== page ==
New images show scale of damage to Larung Gar

Wreckage from demolished buildings at Larung Gar

4th October 2016

UPDATE: 5 October 2016 - Free Tibet has learned that, under pressure from China, the authorities at Larung Gar have asked 2,000 nuns to leave the site voluntarily. Nuns who did not agree to leave were at risk of being forcibly removed. The deadline for the 2,000 departures was 28 September. It is unclear at this stage whether those departures have taken place.

 

New photos acquired by Free Tibet show the scale of the damage done to Larung Gar Buddhist Academy by Chinese demolition teams and the effect of forced removals on residents.

Free Tibet has also received a video showing the final moments spent at the site by a group of evicted residents before they are made to begin the journey back home. The video, which was shot on 29 September, shows monks and nuns who have been forced to leave Larung Gar departing by bus.

70 nuns and 40 monks were made to depart on 29 September, all of them originally from the so-called Tibetan Autonomous Region (TAR), hundreds of miles away. In the video they can be seen bidding farewell to their friends and classmates, who look on sadly from outside.

No guidelines have been issued by authorities as to whether those departing can join monasteries and nunneries in the TAR upon returning. The number of residents in monasteries and nunneries in the TAR is tightly regulated, while restrictions on the movement of monks and nuns make it difficult for them to travel from one area to another.

"Government harassment"

Larung Gar Buddhist Academy, which is located in Sertar County, Kardze, eastern Tibet, is currently undergoing a wave of demolitions and forced removals of residents as part of a plan issued by local authorities earlier this year. The plan aims to cut the number of people at Larung Gar down to 5,000 monks and nuns. The current population is at least 10,000.

The latest round of removals and demolitions are scheduled to be completed by the end of October. According to local sources, all but 100 residents of Larung Gar who were originally from Lhasa have been removed and sent home. Monks and nuns originally from the Chinese provinces of Gansu, Qinghai and Yunnan have all been ordered to leave. Once the residents have been removed their residences will be demolished. So far at least 2,000 residences have been destroyed.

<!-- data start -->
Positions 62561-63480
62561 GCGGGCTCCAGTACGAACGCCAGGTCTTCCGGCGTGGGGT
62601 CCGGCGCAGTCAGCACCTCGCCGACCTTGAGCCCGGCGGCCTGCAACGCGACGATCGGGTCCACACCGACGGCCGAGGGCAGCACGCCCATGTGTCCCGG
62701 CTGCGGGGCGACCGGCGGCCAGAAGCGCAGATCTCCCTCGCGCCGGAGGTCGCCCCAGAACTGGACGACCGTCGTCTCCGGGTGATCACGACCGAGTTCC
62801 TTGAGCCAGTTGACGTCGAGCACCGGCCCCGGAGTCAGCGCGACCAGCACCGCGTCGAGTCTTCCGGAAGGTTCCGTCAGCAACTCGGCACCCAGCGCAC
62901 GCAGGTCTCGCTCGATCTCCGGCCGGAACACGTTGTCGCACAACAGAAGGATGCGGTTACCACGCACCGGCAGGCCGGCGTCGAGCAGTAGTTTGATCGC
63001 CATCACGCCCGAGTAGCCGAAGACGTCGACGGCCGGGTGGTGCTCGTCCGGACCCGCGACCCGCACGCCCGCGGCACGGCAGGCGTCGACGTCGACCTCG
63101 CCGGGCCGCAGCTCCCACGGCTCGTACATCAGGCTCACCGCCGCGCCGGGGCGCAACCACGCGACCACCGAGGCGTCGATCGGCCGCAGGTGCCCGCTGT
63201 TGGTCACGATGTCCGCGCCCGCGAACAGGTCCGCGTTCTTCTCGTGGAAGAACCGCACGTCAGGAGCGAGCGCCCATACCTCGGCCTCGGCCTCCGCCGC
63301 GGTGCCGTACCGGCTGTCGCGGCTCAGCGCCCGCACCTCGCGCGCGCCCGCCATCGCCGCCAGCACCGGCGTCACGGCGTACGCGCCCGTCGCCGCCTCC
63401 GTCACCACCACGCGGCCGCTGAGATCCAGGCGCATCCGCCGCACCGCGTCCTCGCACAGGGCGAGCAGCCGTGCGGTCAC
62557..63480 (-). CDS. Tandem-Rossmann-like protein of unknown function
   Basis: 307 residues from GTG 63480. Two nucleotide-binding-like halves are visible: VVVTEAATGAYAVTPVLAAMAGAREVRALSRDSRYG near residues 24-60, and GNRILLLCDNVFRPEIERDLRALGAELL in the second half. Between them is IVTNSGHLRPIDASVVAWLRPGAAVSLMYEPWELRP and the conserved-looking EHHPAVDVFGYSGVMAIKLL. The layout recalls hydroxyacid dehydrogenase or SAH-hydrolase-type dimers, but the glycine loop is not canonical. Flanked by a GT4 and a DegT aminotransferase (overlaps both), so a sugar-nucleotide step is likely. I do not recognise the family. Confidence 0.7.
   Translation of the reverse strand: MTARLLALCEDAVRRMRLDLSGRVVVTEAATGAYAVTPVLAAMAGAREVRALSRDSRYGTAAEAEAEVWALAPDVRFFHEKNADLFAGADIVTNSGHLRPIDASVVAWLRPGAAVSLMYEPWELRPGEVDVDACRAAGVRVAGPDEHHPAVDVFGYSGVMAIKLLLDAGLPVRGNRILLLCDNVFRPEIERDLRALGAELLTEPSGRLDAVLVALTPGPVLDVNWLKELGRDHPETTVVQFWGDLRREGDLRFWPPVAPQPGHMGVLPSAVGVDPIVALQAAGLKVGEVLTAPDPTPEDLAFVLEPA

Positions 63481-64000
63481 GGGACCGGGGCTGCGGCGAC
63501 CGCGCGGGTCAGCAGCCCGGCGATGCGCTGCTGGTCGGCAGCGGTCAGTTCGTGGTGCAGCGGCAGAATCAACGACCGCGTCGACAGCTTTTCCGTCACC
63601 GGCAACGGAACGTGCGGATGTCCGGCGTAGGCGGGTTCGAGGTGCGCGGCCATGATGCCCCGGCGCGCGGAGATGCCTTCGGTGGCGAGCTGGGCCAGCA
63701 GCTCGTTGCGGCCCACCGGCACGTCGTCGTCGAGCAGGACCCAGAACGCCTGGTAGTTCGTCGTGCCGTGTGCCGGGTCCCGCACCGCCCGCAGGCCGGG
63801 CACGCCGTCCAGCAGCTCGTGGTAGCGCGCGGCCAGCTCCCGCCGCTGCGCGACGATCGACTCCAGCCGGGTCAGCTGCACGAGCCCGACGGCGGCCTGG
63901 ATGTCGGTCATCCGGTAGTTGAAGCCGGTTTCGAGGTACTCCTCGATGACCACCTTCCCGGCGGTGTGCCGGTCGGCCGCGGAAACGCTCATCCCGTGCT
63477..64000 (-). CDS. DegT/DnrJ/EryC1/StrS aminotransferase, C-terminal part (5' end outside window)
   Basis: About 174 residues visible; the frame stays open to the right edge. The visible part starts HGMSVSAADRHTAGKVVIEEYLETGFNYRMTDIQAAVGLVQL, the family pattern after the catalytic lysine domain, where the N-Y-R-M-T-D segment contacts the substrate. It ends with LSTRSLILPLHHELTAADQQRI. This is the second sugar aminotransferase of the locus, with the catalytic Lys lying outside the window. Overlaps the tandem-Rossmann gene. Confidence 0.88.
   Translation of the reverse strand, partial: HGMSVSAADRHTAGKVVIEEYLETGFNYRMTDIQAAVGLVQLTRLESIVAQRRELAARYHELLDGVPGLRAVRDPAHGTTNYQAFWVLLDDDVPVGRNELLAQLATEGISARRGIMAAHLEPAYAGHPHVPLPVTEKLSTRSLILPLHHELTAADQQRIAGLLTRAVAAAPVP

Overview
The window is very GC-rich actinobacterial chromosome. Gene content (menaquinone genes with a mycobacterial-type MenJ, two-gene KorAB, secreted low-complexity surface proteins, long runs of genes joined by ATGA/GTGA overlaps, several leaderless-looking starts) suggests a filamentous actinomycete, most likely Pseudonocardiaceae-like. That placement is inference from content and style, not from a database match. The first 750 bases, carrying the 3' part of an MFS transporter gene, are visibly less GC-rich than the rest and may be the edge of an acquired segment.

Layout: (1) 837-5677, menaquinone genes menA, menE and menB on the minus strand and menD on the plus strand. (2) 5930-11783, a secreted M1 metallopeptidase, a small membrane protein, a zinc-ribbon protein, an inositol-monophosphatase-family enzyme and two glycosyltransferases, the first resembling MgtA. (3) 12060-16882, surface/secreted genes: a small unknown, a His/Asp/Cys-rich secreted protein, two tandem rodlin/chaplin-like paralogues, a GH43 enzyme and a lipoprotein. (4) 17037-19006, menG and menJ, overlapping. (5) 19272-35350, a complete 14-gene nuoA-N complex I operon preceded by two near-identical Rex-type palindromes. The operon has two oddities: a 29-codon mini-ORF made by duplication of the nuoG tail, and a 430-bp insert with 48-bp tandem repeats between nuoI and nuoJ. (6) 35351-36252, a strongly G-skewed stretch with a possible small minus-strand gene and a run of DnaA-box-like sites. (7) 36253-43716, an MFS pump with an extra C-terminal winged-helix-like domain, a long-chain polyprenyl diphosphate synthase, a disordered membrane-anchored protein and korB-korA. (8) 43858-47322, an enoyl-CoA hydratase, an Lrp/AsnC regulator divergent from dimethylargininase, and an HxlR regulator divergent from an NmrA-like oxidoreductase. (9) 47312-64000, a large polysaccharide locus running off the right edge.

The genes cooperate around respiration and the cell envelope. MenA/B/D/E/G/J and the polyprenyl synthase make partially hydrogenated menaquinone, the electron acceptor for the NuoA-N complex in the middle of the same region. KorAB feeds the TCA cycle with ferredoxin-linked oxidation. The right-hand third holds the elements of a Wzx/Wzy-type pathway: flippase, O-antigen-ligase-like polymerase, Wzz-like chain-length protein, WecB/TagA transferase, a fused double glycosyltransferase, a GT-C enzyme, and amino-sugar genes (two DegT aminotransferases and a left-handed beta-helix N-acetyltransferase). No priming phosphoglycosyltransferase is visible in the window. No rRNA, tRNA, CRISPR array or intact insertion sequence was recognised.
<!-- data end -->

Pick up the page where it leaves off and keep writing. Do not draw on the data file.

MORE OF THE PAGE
A second video, widely-shared on social media, shows further scenes of the departures. As the camera pans around the crowd of monks and nuns, many of them visibly upset about the departures, several large vehicles used in the demolitions can be seen.

Residents with their lugagge preparing to leave Larung Gar
Damaged buildings at Larung Gar

The damage to Larung Gar has caused widespread distress, both among residents and across Tibet. Three Tibetan nuns have committed suicide at Larung Gar in response to the demolitions. Rinzin Drolma and Tsering Drolma, two of the nuns, left notes citing government “harassment” as the reason that they took their own lives. A third nun, Semga, also killed herself, though details on how and when she died were not immediately available.

Diggers destroying residences at Larung Gar (RFA News)

Deadline passed

As mentioned above, pressure from Chinese authorities on Larung Gar’s leadership resulted in a request by the leadership on 23 September for 2,000 nuns to voluntarily leave the site. The nuns, who are from Golog County and Yushu County in eastern Tibet, were given a deadline of 28 September to vacate their residences and leave Larung Gar.

The Larung Gar authorities promised those nuns that arrangements could be made for them to be transferred to other institutions in Sertar County, the same county as Larung Gar, or to institutions in the eastern counties of Nyagrung, Dege and Draggo.

Due to the tight restrictions on information coming out of Tibet, it is not clear at this point whether the deadline was met.

Larung Gar Buddhist Academy

Pushing back

Free Tibet is campaigning to halt the demolitions, with close to 2,000 supporters writing to the Chinese authorities and their own foreign ministers and Chinese embassies.  The British Foreign Office has written to Free Tibet to confirm that it is seeking further information on the increased restrictions on religious freedom in Tibet, including the closure or demolition of monasteries.

Tibet groups have dedicated the weeks of 4 and 10 October to lobbying officials to put pressure on China to halt the demolitions. A Day of Action for Larung Gar will take place on 19 October, with protests planned in cities around the world. The details for the London protest, which will take place outside the Chinese Embassy and is being jointly organised by Free Tibet, Students For a Free Tibet UK and the Tibetan Community UK, can be found here.

Evicted residents getting on a bus heading to western Tibet
Demolished buildings at Larung Gar
Workers at Larung Gar
Workers at Larung Gar
Demolished buildings at Larung Gar

Take action

Add your voice to the international pressure calling on China to halt further removals and demolitions.